Luckily, you’re not on your own. There are some tips you can follow to protect yourself from information overload and, ultimately, fight it.

    But first, admit that information overload is really bad for you.

    Why Information Overload Is Bad for You

    Information overload stops you from taking action. That’s the biggest problem here.

    When you try to consume more and more information every day, you start to notice that even though you’ve been reading tons of articles, watching tons of videos and listening to tons of podcasts, the stream of incoming information seems to be infinite.

    Therefore, you convince yourself that you need to be on a constant lookout for new information if you want to be able to accomplish anything in your life, work and/or passion. The final result is that you are consuming way too much information, and taking way too little action because you don’t have enough time for it.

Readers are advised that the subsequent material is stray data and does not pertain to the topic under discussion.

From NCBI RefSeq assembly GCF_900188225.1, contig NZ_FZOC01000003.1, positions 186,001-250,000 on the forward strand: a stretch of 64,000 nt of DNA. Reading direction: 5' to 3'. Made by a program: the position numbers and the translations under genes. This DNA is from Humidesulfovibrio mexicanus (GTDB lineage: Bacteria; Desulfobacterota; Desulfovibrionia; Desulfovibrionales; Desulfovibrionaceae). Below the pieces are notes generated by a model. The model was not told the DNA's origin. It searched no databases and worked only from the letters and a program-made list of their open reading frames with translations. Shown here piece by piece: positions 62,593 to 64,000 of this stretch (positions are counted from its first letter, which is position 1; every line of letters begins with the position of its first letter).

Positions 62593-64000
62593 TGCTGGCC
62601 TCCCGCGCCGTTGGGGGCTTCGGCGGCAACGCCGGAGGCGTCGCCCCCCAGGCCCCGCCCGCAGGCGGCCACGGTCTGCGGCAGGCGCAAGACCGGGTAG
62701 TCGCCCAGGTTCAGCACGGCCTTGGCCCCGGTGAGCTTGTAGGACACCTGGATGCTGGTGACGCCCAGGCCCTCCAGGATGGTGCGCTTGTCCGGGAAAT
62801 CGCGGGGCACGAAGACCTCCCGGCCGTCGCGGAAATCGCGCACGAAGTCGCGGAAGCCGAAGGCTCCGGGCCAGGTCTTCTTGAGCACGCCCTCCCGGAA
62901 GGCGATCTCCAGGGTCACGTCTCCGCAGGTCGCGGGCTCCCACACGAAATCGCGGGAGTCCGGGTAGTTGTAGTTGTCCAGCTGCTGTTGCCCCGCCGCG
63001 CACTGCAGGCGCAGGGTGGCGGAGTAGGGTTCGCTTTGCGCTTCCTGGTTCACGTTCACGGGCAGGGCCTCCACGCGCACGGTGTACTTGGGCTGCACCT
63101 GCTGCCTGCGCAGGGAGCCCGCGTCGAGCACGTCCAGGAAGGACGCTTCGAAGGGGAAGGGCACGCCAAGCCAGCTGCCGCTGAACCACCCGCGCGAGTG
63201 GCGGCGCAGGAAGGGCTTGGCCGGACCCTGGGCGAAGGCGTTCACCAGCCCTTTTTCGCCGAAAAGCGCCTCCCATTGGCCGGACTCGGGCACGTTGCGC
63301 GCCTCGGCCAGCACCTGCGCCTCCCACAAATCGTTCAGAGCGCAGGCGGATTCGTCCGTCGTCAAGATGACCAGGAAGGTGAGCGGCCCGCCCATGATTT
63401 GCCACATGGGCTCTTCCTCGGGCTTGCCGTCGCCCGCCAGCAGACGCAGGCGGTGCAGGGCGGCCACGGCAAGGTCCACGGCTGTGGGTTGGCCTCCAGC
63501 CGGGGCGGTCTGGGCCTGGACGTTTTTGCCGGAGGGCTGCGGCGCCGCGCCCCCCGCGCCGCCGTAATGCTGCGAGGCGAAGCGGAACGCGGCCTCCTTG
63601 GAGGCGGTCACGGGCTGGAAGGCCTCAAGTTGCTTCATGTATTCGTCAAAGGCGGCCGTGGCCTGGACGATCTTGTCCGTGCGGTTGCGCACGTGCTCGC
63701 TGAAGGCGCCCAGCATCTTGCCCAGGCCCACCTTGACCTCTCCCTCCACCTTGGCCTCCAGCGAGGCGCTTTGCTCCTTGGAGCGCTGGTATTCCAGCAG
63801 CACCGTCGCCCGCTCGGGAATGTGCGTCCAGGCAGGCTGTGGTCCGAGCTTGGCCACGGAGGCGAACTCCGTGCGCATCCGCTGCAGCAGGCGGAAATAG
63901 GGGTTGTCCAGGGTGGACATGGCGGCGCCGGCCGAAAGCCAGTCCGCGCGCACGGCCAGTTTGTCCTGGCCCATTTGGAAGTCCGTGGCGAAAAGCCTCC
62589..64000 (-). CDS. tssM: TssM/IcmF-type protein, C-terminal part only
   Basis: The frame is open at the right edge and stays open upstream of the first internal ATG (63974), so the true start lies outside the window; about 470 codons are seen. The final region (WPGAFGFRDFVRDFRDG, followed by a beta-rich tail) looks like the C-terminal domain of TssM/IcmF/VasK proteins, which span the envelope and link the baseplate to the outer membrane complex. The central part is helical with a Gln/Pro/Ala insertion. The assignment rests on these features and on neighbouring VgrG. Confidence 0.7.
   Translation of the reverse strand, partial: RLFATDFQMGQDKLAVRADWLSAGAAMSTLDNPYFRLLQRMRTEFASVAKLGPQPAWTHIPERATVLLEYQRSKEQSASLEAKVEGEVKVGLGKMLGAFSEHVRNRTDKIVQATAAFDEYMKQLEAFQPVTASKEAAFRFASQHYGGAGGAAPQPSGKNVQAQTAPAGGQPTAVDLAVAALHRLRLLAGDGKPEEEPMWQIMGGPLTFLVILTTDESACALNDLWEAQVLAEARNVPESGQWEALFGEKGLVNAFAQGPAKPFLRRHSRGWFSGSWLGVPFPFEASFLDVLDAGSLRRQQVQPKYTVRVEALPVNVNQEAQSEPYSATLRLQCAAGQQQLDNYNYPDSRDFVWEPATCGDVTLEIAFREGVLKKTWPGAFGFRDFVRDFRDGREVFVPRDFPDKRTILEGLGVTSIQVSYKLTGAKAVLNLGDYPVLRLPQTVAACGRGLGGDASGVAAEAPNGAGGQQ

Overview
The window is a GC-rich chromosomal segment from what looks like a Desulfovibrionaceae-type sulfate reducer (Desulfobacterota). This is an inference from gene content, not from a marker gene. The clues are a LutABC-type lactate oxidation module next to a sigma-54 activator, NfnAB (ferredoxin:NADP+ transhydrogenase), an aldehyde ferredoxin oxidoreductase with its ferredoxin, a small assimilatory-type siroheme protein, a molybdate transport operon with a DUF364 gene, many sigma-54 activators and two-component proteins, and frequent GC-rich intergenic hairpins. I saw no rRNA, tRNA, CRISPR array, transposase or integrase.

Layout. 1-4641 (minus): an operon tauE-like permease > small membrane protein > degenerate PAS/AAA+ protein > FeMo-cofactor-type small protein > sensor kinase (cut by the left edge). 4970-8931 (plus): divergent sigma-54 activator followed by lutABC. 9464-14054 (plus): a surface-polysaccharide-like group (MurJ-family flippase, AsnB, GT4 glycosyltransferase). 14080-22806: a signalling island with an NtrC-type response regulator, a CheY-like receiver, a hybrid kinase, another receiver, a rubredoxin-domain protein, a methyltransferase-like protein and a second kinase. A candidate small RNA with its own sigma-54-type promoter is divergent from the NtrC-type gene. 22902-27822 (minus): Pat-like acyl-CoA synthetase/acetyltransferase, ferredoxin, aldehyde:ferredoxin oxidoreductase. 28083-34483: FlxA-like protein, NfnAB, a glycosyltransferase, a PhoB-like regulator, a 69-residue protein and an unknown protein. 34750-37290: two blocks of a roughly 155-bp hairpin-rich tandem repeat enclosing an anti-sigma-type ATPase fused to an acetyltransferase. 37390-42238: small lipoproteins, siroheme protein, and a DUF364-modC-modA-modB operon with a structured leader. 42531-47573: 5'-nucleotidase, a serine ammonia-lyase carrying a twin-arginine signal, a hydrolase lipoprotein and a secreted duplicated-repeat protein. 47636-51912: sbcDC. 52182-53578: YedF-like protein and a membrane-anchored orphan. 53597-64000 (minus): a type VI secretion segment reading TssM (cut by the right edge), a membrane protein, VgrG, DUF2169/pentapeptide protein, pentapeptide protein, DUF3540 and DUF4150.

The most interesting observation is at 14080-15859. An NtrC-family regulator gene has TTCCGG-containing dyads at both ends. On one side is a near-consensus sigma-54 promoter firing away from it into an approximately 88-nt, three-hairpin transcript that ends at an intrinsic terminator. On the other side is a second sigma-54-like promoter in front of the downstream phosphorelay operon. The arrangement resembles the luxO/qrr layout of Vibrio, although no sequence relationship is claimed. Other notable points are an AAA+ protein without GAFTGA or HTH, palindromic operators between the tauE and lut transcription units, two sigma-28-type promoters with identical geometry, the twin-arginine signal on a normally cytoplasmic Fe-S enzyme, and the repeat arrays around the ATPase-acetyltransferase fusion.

The belief that you need to be on this constant lookout for information is just not true.

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    You don’t need every piece of advice possible to live your life, do your work or enjoy your passion.

    How to Stop Information Overload (And Start to Achieve More)

    So how to recognize the portion of information that you really need? Start with setting goals.

    1. Set Your Goals

    If you don’t have your goals put in place, you’ll be just running around grabbing every possible advice and thinking that it’s “just what you’ve been looking for.”

    Setting goals is a much more profound task than just a way to get rid of information overload. Now by “goals” I don’t mean things like “get rich, have kids, and live a good life”. I mean something much more within your immediate grasp. Something that can be achieved in the near future — like within a month (or a year) at most.

    Basically, something that you want to attract to your life, and you already have some plan on how you’re going to make it happen. So no hopes and dreams, just actionable, precise goals.